Dear Evan Hansen
I recently had an opportunity to go see a play with my daughter, Esther, at the Broward Center for Performing Arts in Fort Lauderdale, FL. The play, Dear Evan Hansen, was new to me and I hadn’t heard of it until my daughter gave me a one sentence plot synopsis a week before.
I pretty much heard that it’s about suicide and some guy who takes advantage of the situation. I didn’t know it was a Broadway hit celebrated with critical acclaim.
She probably said a lot more but I didn’t remember much of what she said, walking into the very beautiful Au-Rene Theater. I was impressed by its similarities to the Adrienne Arsht Center in Miami.
We sat pretty high up in the balcony, I could feel the heat from the spotlights on the back of my neck 🙂 I brought a pair of tiny binoculars and without them I wouldn’t have been able to see faces (mostly because my glasses are old).
The musical touched on some serious high school attitudes surrounding suicide and lying. The main character uses the suicide of a classmate and the confusion around a letter found on the suicide person to create a false relationship with the newly departed, remaining family and emotionally shook classmates.
The brokenness of each side is communicated fairly well, enhanced by the emotional songs and impressive stage production of digital screens.
Evan Hansen has told a lie that he has to tell more lies to keep the first lie alive which was: he was good friends with Connor, who killed himself. To make things worse he devises a plan to create a false past with the help of his friend, Noah. This familiar story of deception only has one possible end and I was frustrated because Evan kept telling more and more hurtful lies.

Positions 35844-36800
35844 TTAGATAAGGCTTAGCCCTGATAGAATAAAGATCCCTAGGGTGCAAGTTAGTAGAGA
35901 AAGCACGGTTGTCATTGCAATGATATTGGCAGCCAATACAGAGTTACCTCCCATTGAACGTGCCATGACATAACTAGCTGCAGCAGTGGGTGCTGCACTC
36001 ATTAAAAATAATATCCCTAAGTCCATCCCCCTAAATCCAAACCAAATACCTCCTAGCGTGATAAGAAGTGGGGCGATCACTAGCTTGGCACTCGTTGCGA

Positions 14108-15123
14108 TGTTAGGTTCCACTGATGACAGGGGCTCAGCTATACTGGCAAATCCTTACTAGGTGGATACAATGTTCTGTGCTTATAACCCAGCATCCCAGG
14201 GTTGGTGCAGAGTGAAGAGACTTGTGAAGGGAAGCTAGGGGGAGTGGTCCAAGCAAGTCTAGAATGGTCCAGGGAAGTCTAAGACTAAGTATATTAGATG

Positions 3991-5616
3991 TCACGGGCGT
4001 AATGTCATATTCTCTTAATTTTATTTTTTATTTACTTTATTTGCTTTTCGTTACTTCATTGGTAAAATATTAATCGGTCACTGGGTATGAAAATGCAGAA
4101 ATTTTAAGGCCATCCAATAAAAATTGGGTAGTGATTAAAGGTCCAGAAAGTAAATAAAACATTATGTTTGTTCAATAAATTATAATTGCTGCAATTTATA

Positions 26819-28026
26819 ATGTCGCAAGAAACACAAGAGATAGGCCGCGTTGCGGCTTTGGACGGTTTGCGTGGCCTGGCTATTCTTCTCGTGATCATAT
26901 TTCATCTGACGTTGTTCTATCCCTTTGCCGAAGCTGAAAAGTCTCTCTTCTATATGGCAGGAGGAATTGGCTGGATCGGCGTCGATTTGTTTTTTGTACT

Evan tries to bring some sense of this tragedy and bring hope to Connor’s suffering family. But that inevitable end is waiting for us at the end. I guess that made me uncomfortable. Watching someone hurt with their lies, but at first, the lies were comforting.
According to Evans fantasy, Connor wasn’t as bad as he seemed. There was a better side of the teen that he wouldn’t let others see because of his internal anguish. This wasn’t true for Connor, but it was true for Evan.
Evan is telling the truth about his life through the lies about someone he only bumped into and happen to drop his letter and Connor happened to put it in his own pocket.
We learn a lot about Evan through his lies. It angered me to think that someone could be so deceptive and hurtful. It angered me that the character was likable and seemed to be utterly selfish, but he still wanted to please others. I was angered because I’ve been lied to. I to have been tragically deceived.
I will say that the play did stir up emotions and that is what good plays do. Reality is suspended when I believe that Evan is a real kind of person and that horrible person is hurting others. I wasn’t pleased with the outcome of this story. I believe that the play has a lot of heart, but seems to be missing a soul. The absence of the spirituality of people, made the ending seem unfair or unreal. There was no justice for Connor’s family who had been manipulated and injured on top of dealing with the pain of a suicide. The resolution was too matter of fact and people forgave and turned it into a positive experience.
“Yes, he lied, but look how much we’ve grown from knowing he’s told a lie.” My paraphrase. Evan did not have to face the consequences of his lies and received too quick a forgiveness without the reconciliation.
Lies separate us through the feeling of betrayal. We become separated and need to be reconciled. Lies require truth to expose them and truth to heal from them.
This was a touching play and apart from the few f-bombs and a obscene/vulgar statement, the story displayed emotions for its characters during a tragic time in everyone’s life. The acting was professional and full of passion. The stage was nicely designed and I was impressed by the use of semi transparent mobile screens which gave us the view of the digital sphere that is an intricate part of everyone’s lives especially kids and teens.